You will need to develop two sets of skills to enhance your employability—hard skills and soft skills.
Hard skills include career-specific techniques, knowledge, and experience related to the tasks you will perform on the job. For example, to become a psychologist, you would need to develop hard skills such as knowledge of counseling theories, the ability to administer psychological tests, and the ability to diagnose mental illnesses.
Soft skills, on the other hand, are the skills you need to succeed interpersonally in any job. They are behaviors and attitudes that help you communicate effectively with others, either verbally or nonverbally. These have also been referred to as signs of emotional intelligence, people skills, or interpersonal skills.
In 2006, a consortium of four organizations conducted a survey of four hundred employers to determine which skills they most valued in recently hired employees. The employers listed soft skills as more desirable than hard skills. The employers listed the following skills as the most important (Conference Board et al., 2006): “professionalism/work ethic, oral and written communications, and teamwork/collaboration.” View a list of applied skills.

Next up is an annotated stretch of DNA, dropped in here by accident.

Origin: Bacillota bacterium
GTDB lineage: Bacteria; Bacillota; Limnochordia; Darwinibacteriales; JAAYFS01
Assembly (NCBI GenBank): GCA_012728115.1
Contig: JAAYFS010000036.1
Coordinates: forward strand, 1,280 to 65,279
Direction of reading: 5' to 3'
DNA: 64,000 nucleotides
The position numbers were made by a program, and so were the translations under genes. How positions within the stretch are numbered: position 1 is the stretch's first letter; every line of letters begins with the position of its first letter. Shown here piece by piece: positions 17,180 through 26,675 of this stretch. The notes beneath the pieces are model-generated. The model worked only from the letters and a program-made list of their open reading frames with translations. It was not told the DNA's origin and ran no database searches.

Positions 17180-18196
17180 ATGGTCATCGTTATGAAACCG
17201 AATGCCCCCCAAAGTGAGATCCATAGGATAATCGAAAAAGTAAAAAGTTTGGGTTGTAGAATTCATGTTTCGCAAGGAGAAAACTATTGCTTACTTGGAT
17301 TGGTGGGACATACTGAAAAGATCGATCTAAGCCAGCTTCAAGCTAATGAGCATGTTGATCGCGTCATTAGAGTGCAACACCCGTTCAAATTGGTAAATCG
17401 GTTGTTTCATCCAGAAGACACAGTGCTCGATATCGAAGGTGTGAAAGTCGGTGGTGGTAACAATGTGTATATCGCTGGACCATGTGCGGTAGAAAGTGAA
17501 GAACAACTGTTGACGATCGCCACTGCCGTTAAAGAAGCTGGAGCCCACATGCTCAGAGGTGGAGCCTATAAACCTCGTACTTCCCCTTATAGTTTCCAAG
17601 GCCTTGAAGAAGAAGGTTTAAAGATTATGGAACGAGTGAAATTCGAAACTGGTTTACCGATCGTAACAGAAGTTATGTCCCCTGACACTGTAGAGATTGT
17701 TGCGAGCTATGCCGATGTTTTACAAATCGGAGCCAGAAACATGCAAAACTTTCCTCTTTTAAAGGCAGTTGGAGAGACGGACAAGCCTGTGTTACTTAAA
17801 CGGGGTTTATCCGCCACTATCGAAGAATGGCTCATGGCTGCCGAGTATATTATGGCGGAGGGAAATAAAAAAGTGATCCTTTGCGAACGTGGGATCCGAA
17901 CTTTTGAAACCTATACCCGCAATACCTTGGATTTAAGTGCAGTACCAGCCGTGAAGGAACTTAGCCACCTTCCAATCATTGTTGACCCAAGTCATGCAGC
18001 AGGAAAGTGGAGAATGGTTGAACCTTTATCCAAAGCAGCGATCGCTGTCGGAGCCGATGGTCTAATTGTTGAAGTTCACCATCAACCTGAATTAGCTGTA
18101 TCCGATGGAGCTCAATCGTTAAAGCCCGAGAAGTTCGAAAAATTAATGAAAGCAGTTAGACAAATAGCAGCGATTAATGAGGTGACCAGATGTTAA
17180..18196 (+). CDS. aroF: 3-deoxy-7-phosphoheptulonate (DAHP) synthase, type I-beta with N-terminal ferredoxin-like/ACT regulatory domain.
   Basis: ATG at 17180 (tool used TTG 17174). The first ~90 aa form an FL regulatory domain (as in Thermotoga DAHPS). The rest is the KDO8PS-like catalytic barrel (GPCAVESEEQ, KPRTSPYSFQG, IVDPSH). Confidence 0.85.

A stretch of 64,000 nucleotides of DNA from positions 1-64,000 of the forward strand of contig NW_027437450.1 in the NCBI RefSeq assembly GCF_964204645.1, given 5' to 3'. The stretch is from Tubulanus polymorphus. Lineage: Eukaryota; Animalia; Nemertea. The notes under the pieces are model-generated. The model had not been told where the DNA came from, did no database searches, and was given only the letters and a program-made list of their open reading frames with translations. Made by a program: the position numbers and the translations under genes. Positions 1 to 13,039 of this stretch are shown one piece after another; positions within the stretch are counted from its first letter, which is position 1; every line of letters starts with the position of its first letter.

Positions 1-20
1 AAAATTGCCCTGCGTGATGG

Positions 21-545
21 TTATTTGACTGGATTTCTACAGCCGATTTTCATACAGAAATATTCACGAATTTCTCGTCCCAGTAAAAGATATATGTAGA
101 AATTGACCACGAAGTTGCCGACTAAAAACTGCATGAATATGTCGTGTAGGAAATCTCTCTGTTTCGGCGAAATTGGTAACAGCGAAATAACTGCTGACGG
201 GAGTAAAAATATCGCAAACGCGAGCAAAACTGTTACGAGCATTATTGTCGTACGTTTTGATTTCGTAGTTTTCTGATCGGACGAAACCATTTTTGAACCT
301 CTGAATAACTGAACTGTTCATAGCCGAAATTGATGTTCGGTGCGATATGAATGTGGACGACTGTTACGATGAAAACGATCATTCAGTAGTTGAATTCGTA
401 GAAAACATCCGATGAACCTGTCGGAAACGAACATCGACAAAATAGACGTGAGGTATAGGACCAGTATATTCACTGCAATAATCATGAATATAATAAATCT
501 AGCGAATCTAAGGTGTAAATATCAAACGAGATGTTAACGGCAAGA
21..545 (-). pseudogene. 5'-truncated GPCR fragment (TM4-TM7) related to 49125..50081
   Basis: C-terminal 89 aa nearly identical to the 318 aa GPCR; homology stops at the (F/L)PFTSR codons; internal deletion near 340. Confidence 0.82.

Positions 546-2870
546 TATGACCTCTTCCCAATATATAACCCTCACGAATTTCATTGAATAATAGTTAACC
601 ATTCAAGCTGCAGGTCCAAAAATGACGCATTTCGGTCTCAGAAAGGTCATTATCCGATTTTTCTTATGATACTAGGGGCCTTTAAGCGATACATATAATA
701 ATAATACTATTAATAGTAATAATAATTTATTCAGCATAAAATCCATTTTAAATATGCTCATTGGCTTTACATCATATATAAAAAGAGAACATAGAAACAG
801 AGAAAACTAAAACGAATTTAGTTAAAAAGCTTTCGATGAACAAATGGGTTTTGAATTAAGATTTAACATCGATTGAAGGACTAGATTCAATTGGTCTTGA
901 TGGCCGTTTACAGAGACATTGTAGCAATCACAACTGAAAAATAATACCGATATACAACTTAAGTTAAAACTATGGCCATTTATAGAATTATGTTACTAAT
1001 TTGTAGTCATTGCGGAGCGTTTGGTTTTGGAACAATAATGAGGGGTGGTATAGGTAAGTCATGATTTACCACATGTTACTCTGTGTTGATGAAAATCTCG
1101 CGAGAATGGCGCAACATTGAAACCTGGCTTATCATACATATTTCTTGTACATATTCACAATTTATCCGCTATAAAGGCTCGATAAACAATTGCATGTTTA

Review the skills most valued by employers. Note the finding that most college graduates lacked many of these skills.
In the Discussion Area, address the following:
Select at least three skills you believe you have demonstrated well in school or at work and provide illustrative examples of situations in which you have demonstrated the skills.
Select three skills you believe you need to acquire in order to further develop. Provide examples of situations in which you might have demonstrated weakness in those areas. Provide specific details when describing each of the situations. Cover the following:
How do you think you can improve your skills in those three areas?
Are there any specific steps you can take to increase your aptitude in those particular areas?